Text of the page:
SOPA Appears To Be On Its Way OutCecily Kellogg
It appears that the efforts made by a million petition signers, Twibbon banners, and general outcry over the proposed SOPA bill have actually had an effect: President Obama has indicated that should the law pass, he would likely veto it as it currently stands.
If you need a quick refresher, SOPA is the Stop Online Piracy Act (H.R. Bill 3261). The goal of the bill is to cut down on the frequency of “torrent” websites where people can download, for free (and illegally), copyrighted content such as movies, television shows, software, and more. Unfortunately, the way that SOPA was written, many sites such as YouTube that host user-generated content felt that it would place such a major burden on them that it would, in effect, freeze out the internet, by doing things like legally preventing search engines such as Google from linking to sites that provided this copyrighted material.
Initially it was believed that President Obama; as recently as mid-December it was widely assumed that he would support it if it passed. According to The Hill:
House Judiciary Chairman Lamar Smith (R-Texas) said he expects President Obama will sign the Stop Online Piracy Act (SOPA), a controversial measure to crackdown on online copyright infringement, if it clears Congress.
“I expect that the administration will support the bill because it helps create jobs for American workers and makes it harder for online thieves to steal America’s products and profits,” Smith, who sponsored the bill in the House, said in an email.
The statement from the White House said very clearly:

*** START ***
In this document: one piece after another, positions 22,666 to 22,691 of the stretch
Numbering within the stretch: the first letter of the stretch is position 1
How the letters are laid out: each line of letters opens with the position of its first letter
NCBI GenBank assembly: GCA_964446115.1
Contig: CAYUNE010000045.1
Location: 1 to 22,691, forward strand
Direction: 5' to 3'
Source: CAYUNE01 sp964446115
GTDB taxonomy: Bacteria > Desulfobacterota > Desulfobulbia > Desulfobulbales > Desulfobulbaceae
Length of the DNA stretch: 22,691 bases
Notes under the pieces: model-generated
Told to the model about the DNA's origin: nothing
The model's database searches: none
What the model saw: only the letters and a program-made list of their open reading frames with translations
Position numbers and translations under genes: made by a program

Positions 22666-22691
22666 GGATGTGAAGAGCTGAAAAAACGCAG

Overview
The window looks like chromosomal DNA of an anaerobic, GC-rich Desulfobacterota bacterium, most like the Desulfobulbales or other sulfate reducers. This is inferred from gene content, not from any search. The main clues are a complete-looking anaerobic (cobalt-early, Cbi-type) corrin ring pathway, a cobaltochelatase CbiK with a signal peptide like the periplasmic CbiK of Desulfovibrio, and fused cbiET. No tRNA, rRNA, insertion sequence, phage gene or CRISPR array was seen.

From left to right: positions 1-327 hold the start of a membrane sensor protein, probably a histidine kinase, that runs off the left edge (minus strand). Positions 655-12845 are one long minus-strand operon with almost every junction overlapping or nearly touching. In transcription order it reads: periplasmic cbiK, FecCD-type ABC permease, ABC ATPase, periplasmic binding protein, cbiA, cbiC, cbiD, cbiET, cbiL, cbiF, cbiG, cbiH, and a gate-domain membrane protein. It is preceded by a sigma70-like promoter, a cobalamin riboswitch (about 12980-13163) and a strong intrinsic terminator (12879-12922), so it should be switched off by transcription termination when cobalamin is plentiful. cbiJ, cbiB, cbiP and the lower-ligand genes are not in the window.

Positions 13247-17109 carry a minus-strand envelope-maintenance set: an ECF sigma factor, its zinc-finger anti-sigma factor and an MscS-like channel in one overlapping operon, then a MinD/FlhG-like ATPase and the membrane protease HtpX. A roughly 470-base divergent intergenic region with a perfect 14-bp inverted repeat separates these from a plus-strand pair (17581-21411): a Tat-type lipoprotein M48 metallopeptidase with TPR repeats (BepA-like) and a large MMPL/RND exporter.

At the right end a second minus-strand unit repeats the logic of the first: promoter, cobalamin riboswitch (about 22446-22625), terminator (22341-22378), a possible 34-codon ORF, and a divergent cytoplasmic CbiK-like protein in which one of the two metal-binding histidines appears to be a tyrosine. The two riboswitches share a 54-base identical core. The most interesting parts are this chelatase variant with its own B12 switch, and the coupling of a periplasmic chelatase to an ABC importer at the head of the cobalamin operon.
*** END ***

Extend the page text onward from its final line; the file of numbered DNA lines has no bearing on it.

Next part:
Any effort to combat online piracy must guard against the risk of online censorship of lawful activity and must not inhibit innovation by our dynamic businesses large and small. Across the globe, the openness of the Internet is increasingly central to innovation in business, government, and society and it must be protected. To minimize this risk, new legislation must be narrowly targeted only at sites beyond the reach of current U.S. law, cover activity clearly prohibited under existing U.S. laws, and be effectively tailored, with strong due process and focused on criminal activity. Any provision covering Internet intermediaries such as online advertising networks, payment processors, or search engines must be transparent and designed to prevent overly broad private rights of action that could encourage unjustified litigation that could discourage startup businesses and innovative firms from growing.
The story isn’t quite over, of course: SOPA could be re-written and be brought back again. But for now, it appears to have been shelved. Good work, internets!